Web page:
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freqresp

Evaluate system response over a grid of frequencies

Description

Use freqresp to evaluate the system response over a grid of frequencies. To obtain the magnitude and phase data as well as plots of the frequency response, use bode instead.

example

[H,wout] = freqresp(sys) returns the frequency response of the dynamic system model sys at frequencies wout. freqresp automatically determines the frequencies based on the dynamics of sys. For more information about frequency response, see Frequency Response.

example

H = freqresp(sys,w) returns the frequency response on the real frequency grid specified by the vector w.

H = freqresp(sys,w,units) explicitly specifies the frequency units of w with units.

example

[H,wout,covH] = freqresp(sys,___) also returns the covariance covH of the frequency response. Use this syntax only when sys is an identified model of one of the types listed in Identified LTI Models (Control System Toolbox).

Examples

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For this example, consider the following SISO state-space model:

A=[-1.5-210]B=[0.50]C=[01]D=0SISO State-Space Model

Create the SISO state-space model defined by the following state-space matrices:

A = [-1.5,-2;1,0];
B = [0.5;0];
C = [0,1];
D = 0;
sys = ss(A,B,C,D);

Compute the frequency response of the system.

[H,wout] = freqresp(sys);
size(H)
ans = 1×3

     1     1    56

H contains the frequency response at 56 frequencies that are automatically chosen based on the dynamics of sys.

size(wout)
ans = 1×2

    56     1

wout contains the corresponding 56 frequencies.

Create the following 2-input, 2-output system:

sys=[01s+1s-1s+21]

sys11 = 0; 
sys22 = 1; 
sys12 = tf(1,[1 1]); 
sys21 = tf([1 -1],[1 2]);
sys = [sys11,sys12;sys21,sys22];

Compute the frequency response of the system.

[H,wout] = freqresp(sys);

H is a 2-by-2-by-45 array. Each entry H(:,:,k) in H is a 2-by-2 matrix giving the complex frequency response of all input-output pairs of sys at the corresponding frequency wout(k). The 45 frequencies in wout are automatically selected based on the dynamics of sys.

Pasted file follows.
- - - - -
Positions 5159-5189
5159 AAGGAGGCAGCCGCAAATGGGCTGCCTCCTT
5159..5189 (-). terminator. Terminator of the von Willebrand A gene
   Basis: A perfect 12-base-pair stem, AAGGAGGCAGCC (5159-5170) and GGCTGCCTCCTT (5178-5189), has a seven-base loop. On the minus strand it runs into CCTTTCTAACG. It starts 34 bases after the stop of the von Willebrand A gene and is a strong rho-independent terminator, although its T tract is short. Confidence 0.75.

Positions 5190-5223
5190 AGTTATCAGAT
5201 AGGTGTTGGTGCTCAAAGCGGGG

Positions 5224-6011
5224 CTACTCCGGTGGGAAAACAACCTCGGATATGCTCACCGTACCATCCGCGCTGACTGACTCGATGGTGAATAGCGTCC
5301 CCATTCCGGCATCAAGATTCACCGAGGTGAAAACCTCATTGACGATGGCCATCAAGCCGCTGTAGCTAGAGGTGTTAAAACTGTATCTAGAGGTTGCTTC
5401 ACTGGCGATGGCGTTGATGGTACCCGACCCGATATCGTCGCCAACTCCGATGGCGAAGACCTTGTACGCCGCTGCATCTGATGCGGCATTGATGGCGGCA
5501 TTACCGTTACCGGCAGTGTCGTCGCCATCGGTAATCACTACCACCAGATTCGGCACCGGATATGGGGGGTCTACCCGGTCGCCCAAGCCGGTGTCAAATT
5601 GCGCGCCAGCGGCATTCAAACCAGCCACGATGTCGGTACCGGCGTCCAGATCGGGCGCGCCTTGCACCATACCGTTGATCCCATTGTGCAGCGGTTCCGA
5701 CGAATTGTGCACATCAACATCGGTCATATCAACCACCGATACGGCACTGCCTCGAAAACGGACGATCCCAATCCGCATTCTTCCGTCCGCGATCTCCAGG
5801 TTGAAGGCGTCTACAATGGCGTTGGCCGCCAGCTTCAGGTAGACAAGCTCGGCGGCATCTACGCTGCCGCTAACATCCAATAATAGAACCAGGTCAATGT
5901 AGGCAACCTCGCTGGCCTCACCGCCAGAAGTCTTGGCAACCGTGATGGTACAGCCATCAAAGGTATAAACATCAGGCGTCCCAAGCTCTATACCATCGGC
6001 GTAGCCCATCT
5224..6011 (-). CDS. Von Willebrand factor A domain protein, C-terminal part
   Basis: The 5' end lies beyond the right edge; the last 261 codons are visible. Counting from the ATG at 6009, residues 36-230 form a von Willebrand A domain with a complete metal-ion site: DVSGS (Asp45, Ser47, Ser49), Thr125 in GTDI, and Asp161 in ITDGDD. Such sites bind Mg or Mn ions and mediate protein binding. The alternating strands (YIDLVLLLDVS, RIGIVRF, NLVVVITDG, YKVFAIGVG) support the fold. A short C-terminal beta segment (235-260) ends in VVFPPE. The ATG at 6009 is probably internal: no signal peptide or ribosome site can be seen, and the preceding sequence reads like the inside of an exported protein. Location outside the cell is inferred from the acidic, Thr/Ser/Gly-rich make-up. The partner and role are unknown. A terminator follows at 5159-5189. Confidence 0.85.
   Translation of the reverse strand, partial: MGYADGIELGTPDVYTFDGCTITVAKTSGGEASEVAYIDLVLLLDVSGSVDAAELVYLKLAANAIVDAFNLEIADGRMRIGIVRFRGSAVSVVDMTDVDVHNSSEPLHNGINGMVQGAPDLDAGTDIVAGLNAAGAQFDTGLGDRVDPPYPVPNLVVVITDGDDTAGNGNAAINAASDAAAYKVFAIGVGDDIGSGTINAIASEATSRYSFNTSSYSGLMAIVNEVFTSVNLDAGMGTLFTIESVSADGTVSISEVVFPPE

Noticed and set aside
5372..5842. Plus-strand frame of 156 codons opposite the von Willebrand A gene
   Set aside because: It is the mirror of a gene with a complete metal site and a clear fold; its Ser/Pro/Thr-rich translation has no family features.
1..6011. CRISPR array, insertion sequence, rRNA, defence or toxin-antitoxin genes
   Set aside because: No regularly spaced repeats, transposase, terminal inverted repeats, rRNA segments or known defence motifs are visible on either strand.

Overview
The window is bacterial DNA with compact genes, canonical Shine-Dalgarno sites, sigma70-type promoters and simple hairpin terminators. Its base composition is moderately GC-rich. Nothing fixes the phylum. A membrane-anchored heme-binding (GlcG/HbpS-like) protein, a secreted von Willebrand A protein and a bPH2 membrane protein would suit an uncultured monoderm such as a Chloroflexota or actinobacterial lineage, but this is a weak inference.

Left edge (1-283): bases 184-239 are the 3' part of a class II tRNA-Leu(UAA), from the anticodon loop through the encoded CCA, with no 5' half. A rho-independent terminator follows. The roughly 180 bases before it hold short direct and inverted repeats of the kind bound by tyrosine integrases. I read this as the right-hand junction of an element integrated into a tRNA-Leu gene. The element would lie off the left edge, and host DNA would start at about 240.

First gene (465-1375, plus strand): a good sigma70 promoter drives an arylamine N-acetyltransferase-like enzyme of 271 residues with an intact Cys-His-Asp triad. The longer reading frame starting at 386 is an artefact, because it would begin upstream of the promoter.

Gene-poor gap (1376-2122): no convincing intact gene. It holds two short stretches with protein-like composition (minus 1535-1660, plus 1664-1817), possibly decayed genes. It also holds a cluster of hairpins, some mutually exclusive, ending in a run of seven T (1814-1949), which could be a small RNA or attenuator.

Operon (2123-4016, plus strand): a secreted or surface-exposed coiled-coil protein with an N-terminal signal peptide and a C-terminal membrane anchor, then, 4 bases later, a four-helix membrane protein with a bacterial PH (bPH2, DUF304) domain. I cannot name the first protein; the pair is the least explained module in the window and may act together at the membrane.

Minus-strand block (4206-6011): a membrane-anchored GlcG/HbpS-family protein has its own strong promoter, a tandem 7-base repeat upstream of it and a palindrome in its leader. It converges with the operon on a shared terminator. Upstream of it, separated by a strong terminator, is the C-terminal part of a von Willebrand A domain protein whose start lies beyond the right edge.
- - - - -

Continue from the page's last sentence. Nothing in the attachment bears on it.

Create the following 2-input, 2-output system:

sys=[01s+1s-1s+21]

sys11 = 0; 
sys22 = 1; 
sys12 = tf(1,[1 1]); 
sys21 = tf([1 -1],[1 2]);
sys = [sys11,sys12;sys21,sys22];

Create a logarithmically-spaced grid of 200 frequency points between 10 and 100 radians per second.

w = logspace(1,2,200);

Compute the frequency response of the system on the specified frequency grid.

H = freqresp(sys,w);

H is a 2-by-2-by-200 array. Each entry H(:,:,k) in H is a 2-by-2 matrix giving the complex frequency response of all input-output pairs of sys at the corresponding frequency w(k).

Compute the frequency response and associated covariance for an identified process model at its peak response frequency.

Load estimation data z1.

load iddata1 z1

Estimate a SISO process model using the data.

model = procest(z1,'P2UZ');

Compute the frequency at which the model achieves the peak frequency response gain. To get a more accurate result, specify a tolerance value of 1e-6.

[gpeak,fpeak] = getPeakGain(model,1e-6);

Compute the frequency response and associated covariance for model at its peak response frequency.

[H,wout,covH] = freqresp(model,fpeak);

H is the response value at fpeak frequency, and wout is the same as fpeak.

covH is a 5-dimensional array that contains the covariance matrix of the response from the input to the output at frequency fpeak. Here covH(1,1,1,1,1) is the variance of the real part of the response, and covH(1,1,1,2,2) is the variance of the imaginary part. The covH(1,1,1,1,2) and covH(1,1,1,2,1) elements are the covariance between the real and imaginary parts of the response.

Input Arguments

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Dynamic system, specified as a SISO or MIMO dynamic system model or array of dynamic system models. Dynamic systems that you can use include:

  • LTI models such as ss (Control System Toolbox), tf (Control System Toolbox), and zpk (Control System Toolbox) models.

  • Sparse state-space models, such as sparss (Control System Toolbox) or mechss (Control System Toolbox) models.

  • Generalized or uncertain state-space models such as genss (Control System Toolbox) or uss (Robust Control Toolbox) models. (Using uncertain models requires Robust Control Toolbox™ software.)